As the winter comes, a new brand of hospitality emerges in Russia. Since I owned a car, I needed to make my way through two harsh winters as a driver. I quickly learned that driving in winter was easy. PARKING in the winter was hard!
The Nizhny Novgorod Public Works system manages to clear the streets effectively. However, the snow frequently goes uncollected or pushed off the main thoroughfares and piles up onto the sidewalks, side streets, and driveways. Parking spaces essentially become snow storage facilities. Bit by bit, as the winter snow slithers into every nook and cranny, parking spaces grow fewer and fewer. It gets extremely more difficult to find a space with less than two feet of snow or ice on it. Harder still is to get OUT of the space once you’re in it. At least three times, I had to take the bus or taxi to work because I couldn’t get the car out of my space. Many other times, I made it out but through significant effort. What to do? Let Russian hospitality enter the scene.
After living through at least one Russian winter, it is simply common knowledge that Russians are extraordinarily helpful in pushing a stuck driver out of their icy predicament. I was a benefactor of this generosity multiple times. For instance, I became stuck in my parking space near home late at night. Suddenly two darkly clad men ran up to my car. It felt like a carjacking. All they were doing was jumping in to push my car. I hadn’t even asked.
A second time, I found a wonderful spot in front of my apartment building and soon found out why. Concealed by the snow, an open manhole sat waiting to inhale my front tire. Nobody can push you out of that one. Have no fear, though, a married couple approached me and offered to tow me out with a rope they had in their trunk. Again, I didn’t ask.
My favorite example of winter hospitality occurred on one particularly cold and crisp night. I was forced to park in a thorny space filled with snow. Knowing my predicament, I tried to get the car out at night since I didn’t want to risk being late for work the next day. I popped the car into the lowest gear and immediately began spinning my wheels. The soft, white snow condensed into a thick sheet of ice below me. Often, the parking spaces are a foot higher than the road. Once your tires spin on this ice, there’s no way out. Even after you press the brake, the tires continue to spin. Your tire buffs the condensed snow into a shiny sheet of ice. You can’t rock back and forth, you can’t take it slow and ease your way out… you can’t do anything.
Within minutes, an elderly man and his wife approached me, offering their help. Once overcoming the surprise that this poor victim didn’t speak Russian, they began to lend a hand and a shoulder to push me out. Language was a small matter. They knew the drill. He gave me a few pushes but it was obvious that this would not be enough.
Out of the dark, a friend of his appeared. Clad in a long black frock coat, displaying a full black beard, and wearing a black fedora hat, I knew this man was an Orthodox Jew. In the following minutes, a few more of the same showed up. Suddenly I had a crew. Everything connected at that moment. A synagogue was only a half block away and these were actually my neighbors. I had never noticed them before.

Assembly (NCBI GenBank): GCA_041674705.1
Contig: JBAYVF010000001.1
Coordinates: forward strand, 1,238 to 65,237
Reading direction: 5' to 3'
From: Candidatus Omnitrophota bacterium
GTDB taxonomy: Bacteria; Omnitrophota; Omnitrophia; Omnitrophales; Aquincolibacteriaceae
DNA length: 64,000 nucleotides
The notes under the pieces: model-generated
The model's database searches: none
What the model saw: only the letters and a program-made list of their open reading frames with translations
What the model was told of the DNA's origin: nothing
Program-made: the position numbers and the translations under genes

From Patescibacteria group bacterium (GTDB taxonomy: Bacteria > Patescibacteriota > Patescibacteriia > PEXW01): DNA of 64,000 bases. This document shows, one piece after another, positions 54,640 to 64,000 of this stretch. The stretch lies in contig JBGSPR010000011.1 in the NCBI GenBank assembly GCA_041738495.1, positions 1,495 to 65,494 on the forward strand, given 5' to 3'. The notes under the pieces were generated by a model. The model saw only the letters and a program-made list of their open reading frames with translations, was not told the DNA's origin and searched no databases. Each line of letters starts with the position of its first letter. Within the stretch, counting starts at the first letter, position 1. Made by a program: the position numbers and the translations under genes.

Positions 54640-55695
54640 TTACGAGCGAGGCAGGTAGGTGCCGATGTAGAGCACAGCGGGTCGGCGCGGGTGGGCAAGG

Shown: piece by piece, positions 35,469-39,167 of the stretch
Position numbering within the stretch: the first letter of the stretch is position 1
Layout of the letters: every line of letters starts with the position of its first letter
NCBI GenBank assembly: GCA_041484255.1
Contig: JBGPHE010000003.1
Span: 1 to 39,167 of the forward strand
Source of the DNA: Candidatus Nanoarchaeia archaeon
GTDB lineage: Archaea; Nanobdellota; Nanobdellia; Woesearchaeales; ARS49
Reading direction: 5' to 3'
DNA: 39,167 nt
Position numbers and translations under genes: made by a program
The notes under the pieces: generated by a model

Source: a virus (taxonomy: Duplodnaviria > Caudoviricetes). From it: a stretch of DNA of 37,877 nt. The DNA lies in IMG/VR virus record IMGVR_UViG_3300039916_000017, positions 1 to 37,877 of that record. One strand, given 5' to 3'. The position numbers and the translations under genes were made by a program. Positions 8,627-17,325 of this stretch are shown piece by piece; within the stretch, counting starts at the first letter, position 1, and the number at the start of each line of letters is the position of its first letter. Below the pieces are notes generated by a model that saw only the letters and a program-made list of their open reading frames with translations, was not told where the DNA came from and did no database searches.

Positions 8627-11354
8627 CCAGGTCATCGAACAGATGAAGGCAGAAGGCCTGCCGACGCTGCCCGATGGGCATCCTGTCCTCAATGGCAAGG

I can’t recall exactly, but I think the crew grew to a size of about six people. I was in the midst of the Jews, but we were a long way off from Israel. The men quickly took charge and grabbed the two shovels I had in my trunk. Each quickly identified a role for himself and began the laborious task of digging me out. They were the teachers, I was the pupil. Instructions were bellowed out to me from every direction. I had to learn a whole new fleet of commands in Russian on the fly. Resorting to hand gestures became the most effective way to continue. Suddenly the completely undocumented international signs of “press the gas slowly”, turn the wheel to the right,” “rock back and forth” became the lingua franca. Sometimes, all I could do was stand and watch. It never seemed to be culturally acceptable for the driver to contribute to the hard labor.
I slinked up to the elder and introduced myself. That I was American, he seemed very curious. That I had the name “David”, he seemed very pleased. I was desperately seeking an additional bond beyond that of being the helpless bozo and they the benevolent rescuer. That I had a Jewish name couldn’t hurt, right?
Bit by bit, after several failures, we eased the car out of the space. At last! Unfortunately, we weren’t finished yet. All we managed to do was get the car out of the space. It was now sitting parallel atop the icy driveway with the front end pointing closely to the side of the apartment building. Now what? This was where they taught me a really neat trick. They told me to simply press on the gas and spin the wheels. As I did that, they all pushed the back side fender of the car. The spinning wheels lessened the dead weight of the car and caused it to magically pivot ninety degrees. Just like that, my car was pointed in the right direction on the driveway. Clever, clever, clever!
I was finally free. I made every physical effort to show my appreciation since I could never say it in words. To me, this was the zenith of generosity. There they stood, sweaty, wet, and muddy, and still needing to go to synagogue. As typical, they brushed off my showering of praise and considered it nothing. My heart swelled at the true winter hospitality of Russia with the Orthodox twist.
As a postscript, I need to add one extra detail. Recall from the beginning of the story: my goal was merely to remove my car from a difficult parking spot. After all the hard work of getting it out by my comrades, I felt an enormous guilt for simply driving the car a few feet away and parking it in a better spot. I felt obligated to actually go somewhere. As of this writing, I honestly can’t remember what I did. What would you have done?